• Claire DeStrampe,BFA in Media and Information ’20 —Production Sound Mixer/Music Supervisor
  • Keiahna Dunbar-Reppuhn, BFA in Media and Information ’20— Line Producer/Post-Production Supervisor/Catering
  • Tanner Evans,BFA in Media and Information ’20 — Director of Photography/Colorist/Assistant Editor/Camera Operator/Key Grip
  • Kristina Familara, BFA in Media and Information ’20 —Director/Writer
  • Michael Gault,BFA in Design ’20 — Production Designer/Post Production Art Director/Interim 1st Assistant Director 
  • Jay Gooden, junior BFA in Acting — played the part of Trevor
  • Emma Griffin,BFA in Media and Information ’20 — Costume Designer/BTS Producer/BTS Editor/Videographer 
  • Tim Hackbarth,freshman BFA in Acting — played the part of Sam
  • Wesley Harris, sophomore BFA in Acting — played the part of Natalie
  • Chris Heeder, junior BFA in Acting — played the part of Jude
  • David Katkic, BFA in Media and Information ’20 — Producer/Data Wrangler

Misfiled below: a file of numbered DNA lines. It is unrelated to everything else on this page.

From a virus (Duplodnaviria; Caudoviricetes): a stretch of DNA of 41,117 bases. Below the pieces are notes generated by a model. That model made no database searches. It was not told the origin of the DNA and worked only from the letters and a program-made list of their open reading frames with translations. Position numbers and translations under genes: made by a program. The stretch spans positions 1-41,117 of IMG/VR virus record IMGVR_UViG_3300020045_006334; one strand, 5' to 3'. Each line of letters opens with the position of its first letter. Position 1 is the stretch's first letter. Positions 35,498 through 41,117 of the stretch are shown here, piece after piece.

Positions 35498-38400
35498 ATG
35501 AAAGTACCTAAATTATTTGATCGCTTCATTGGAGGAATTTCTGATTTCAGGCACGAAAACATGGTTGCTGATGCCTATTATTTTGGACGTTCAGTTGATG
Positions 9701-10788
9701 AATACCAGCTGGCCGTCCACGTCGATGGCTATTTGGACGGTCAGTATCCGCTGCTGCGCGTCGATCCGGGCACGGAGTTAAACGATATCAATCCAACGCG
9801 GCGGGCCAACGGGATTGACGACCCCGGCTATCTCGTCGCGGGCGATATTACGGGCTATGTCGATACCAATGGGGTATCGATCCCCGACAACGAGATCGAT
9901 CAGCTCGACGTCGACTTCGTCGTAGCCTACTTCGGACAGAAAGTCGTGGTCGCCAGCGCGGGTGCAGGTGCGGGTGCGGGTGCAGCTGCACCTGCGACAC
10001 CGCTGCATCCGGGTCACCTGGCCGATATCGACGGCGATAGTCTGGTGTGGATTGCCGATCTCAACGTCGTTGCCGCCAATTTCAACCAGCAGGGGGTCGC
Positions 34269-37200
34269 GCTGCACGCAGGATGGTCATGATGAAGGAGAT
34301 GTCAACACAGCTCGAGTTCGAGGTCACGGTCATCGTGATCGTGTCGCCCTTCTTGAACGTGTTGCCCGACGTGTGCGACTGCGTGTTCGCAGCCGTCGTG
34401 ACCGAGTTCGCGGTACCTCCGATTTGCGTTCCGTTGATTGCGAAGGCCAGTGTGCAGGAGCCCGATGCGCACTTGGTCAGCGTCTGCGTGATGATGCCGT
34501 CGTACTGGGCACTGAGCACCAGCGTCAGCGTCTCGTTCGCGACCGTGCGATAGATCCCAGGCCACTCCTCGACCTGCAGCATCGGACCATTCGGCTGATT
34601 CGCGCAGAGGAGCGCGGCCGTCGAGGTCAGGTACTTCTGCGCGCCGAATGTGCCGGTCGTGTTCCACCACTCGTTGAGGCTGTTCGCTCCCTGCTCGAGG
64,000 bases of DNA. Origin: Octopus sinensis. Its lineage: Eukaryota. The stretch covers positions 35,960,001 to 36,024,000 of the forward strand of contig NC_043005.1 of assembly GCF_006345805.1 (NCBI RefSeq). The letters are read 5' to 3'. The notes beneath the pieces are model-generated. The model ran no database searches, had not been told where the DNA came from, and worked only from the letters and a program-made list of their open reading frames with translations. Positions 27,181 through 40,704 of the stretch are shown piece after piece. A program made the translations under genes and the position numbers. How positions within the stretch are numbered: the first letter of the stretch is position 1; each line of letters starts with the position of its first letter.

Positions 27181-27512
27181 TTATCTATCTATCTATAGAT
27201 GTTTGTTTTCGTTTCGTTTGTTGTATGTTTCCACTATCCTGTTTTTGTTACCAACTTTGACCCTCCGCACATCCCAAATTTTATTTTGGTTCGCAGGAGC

• Elizabeth Keller,BFA in Media and Information ‘20— 1st Assistant Camera/Editor/Sound Designer/Data Wrangler/Grip
  • Aaron Mariasy, junior in Political Science— 1st Assistant Director/Writer/Website Design
  • Michelle Mosley,Professional Actress — played the part of Aunt Tilly 
  • Nick Naranjo,BFA in Film Studies ‘20— Script Supervisor/Locations Manager
  • Rola Nashef,Professor of Practice in Journalism— Executive Producer
  • Camille Rodgers, BFA in Advertising Management ‘20 — played the part of Camille
  • Bill Vincent,Professor of Film Studies — played the part of Ron
  • Jeff Wray,Professor of Film Studies and African American Literature and Culture — Executive Producer

“Even in the last few weeks on the dreaded Zoom, once they figured out how to end the film and it worked, they enjoyed the discovery of that moment,” Wray said. “If I remember correctly, there was even applause in our Zoom meeting. Love this group. Every single one of them.”

The student filmmakers now plan on submitting their work to events such as the Traverse City Film Festival.

Written by Alec Parr